A comparison of the family and childhood backgrounds of hospitalised offenders with schizophrenia or personality disorder

Authors

  • Simon Gibbon,

    Corresponding author
    1. Section of Forensic Mental Health, Division of Psychiatry, University of Nottingham, Nottingham, UK
    • Clinical Lecturer in Forensic Psychiatry, Section of Forensic Mental Health, Division of Psychiatry, University of Nottingham, The Sir Colin Campbell Building, Triumph Road, Nottingham NG7 2TU, UK
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  • Michael Ferriter,

    1. Section of Forensic Mental Health, Division of Psychiatry, University of Nottingham, Nottingham, UK
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  • Conor Duggan

    1. Section of Forensic Mental Health, Division of Psychiatry, University of Nottingham, Nottingham, UK
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Abstract

Background Previous studies have demonstrated high levels of childhood adversity and familial criminality in offender patients with schizophrenia and/or personality disorder, but few have directly compared these groups.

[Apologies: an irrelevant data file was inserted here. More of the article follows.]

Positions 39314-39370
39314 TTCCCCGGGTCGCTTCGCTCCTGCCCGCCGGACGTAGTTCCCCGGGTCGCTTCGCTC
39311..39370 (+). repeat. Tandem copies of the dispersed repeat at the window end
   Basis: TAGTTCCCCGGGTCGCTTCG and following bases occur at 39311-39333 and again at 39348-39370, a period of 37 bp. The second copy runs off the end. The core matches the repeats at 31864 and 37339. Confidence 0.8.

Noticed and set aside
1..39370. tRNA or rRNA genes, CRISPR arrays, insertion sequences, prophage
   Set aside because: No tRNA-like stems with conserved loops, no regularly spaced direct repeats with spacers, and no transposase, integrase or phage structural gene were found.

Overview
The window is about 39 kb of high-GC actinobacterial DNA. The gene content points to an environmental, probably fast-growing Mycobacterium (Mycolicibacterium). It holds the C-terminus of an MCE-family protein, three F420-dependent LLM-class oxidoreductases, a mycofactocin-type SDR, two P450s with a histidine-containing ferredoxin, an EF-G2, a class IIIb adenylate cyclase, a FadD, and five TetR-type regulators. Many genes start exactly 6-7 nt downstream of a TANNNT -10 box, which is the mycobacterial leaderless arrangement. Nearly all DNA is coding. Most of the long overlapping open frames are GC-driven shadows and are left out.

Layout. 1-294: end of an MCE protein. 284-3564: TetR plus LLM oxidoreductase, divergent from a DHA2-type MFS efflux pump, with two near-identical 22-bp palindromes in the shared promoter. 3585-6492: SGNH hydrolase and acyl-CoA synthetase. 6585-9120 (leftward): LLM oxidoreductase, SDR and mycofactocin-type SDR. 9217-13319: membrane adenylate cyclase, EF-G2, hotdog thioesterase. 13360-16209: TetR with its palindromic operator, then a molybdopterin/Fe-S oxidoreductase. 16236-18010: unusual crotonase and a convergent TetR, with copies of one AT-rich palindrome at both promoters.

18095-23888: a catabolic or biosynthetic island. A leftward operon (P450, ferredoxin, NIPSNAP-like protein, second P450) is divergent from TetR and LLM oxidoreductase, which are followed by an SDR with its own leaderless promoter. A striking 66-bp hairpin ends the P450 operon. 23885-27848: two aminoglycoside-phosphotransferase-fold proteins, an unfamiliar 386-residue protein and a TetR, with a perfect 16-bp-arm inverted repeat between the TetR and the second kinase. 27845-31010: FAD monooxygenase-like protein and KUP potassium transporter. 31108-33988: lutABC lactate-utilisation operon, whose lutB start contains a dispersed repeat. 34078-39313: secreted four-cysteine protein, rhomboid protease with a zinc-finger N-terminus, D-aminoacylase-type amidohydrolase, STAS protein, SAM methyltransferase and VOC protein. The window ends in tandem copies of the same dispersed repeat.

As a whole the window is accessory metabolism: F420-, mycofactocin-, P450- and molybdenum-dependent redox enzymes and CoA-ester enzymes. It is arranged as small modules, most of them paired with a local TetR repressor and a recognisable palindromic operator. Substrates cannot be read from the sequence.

Aims To compare the parenting histories of offender patients with schizophrenia with those with personality disorder. We hypothesised that rates of family criminality and experiences of disrupted parenting would be higher in the personality disorder group than the schizophrenia group.

Method A retrospective case-control methodology compared the family background and childhood experiences of patients with either schizophrenia or personality disorder (n = 3088) admitted to any of the English high-security hospitals.

Results Compared with those with schizophrenia, patients with personality disorder had experienced higher rates of family criminality, parental separation, and multiple changes of caregiver and institutional care. There was no significant difference in the prevalence of family psychiatric history between the groups.

Discussion Although our hypotheses were sustained, we were impressed that rates of disruption to parenting were high in the schizophrenia group as well as in the personality disorder group. Less than a third of the personality disorder group had survived childhood without a change in parenting, but this was true for about half of the schizophrenia group, too. Family work tailored for people with schizophrenia is needed, even though within personality disorder services, a greater demand for disorder-sensitive family work is likely to be encountered. Copyright © 2009 John Wiley & Sons, Ltd.

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